Though the book opens with Ruthie and her father at the hospital visiting Ruthie’s grandmother, laid up with pneumonia, this isn’t a coping-with-death book. Bubbe’s not failing, she’s a finagler. Unsatisfied by hospital food (“a person could starve to death here”), she sends Ruthie to her apartment to prepare a pot of borscht. Ruthie has never made borscht before, so luckily (or is it?) Grandma’s yenta neighbors — the self-anointed Empress, First Lady, and Tsarina of Borscht — come around to offer their culinary expertise. The conflicting advice — onions? no onions! sugar? no, honey! lemons?! — leaves Ruthie’s head spinning until her own instincts kick in. Back at the hospital, after presenting her concoction to the expert (“for borscht, I am the Queen”), Ruthie is promptly rewarded with her own honorific of princess, not to mention another assignment: “You know, tomorrow I might like a noodle pudding.” Schubert’s characters, and the interactions among them, feel entirely authentic; the family dynamic is apparent (Ruthie’s father: “Soup from beets?…Yuck”), while Grandma’s three cronies just can’t help themselves when it comes to one-upmanship. Christensen’s illustrations, with their sketchlike dark lines and subdued hues enhanced by pinky-red beet-colored accents, reflect the comfortable disarray of Ruthie’s family life. “Ruthie’s Borscht (with help from Grandma)” recipe is included on the jacket.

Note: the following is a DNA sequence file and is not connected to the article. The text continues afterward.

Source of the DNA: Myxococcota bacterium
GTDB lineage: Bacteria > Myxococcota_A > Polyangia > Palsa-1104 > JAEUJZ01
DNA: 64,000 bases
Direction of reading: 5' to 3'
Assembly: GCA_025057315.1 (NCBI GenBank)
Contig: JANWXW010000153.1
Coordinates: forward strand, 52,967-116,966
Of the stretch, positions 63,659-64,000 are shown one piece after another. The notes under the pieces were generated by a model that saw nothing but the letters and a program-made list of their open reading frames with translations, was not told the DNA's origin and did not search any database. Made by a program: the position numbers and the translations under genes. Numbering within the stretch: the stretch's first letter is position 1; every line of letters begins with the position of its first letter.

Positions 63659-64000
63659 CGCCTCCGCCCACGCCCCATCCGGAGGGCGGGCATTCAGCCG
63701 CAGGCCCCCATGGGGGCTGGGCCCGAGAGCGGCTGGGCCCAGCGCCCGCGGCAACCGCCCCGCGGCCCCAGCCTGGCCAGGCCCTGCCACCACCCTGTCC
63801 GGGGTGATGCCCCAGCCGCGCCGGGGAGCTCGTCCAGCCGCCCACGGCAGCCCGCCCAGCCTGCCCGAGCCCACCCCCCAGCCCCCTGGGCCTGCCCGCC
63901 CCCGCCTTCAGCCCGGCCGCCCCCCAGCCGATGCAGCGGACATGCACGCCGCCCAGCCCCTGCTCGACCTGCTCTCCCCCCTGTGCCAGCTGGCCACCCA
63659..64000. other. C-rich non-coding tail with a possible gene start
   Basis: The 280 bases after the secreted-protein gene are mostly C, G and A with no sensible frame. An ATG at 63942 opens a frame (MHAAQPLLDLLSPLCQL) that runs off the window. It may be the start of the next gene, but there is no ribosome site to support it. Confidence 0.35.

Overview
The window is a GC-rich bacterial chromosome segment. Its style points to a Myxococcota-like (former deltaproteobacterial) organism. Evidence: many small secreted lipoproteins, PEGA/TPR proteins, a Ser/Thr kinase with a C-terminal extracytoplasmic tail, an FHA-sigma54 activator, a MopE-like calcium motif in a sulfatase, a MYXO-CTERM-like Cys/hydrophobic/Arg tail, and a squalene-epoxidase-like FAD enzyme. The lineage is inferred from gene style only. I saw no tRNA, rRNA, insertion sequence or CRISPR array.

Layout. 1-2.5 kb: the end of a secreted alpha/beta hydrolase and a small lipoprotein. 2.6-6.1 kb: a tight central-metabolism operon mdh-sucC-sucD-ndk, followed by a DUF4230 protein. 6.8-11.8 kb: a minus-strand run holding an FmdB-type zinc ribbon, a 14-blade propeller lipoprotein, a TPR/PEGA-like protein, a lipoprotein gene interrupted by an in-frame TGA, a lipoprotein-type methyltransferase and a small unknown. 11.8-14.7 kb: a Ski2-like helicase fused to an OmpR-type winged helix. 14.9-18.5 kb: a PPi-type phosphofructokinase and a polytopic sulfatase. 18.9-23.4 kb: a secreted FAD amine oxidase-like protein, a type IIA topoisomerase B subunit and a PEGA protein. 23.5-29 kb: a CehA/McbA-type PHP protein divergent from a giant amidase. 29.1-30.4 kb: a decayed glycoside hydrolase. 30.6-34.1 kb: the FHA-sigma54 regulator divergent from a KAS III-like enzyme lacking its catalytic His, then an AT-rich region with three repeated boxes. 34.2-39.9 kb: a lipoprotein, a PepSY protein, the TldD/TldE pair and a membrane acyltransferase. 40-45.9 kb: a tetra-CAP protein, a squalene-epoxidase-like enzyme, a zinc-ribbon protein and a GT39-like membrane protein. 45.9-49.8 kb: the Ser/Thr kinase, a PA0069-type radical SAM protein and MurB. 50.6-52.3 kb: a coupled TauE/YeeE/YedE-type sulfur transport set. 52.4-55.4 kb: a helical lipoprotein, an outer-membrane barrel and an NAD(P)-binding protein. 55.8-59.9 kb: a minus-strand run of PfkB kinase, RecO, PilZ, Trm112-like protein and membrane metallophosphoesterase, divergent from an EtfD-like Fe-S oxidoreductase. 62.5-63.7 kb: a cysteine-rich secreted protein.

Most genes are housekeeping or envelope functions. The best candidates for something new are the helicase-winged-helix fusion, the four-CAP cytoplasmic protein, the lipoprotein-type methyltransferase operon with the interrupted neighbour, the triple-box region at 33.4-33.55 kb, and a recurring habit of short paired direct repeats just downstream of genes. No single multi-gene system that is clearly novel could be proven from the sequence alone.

From the November/December 2011 issue of The Horn Book Magazine.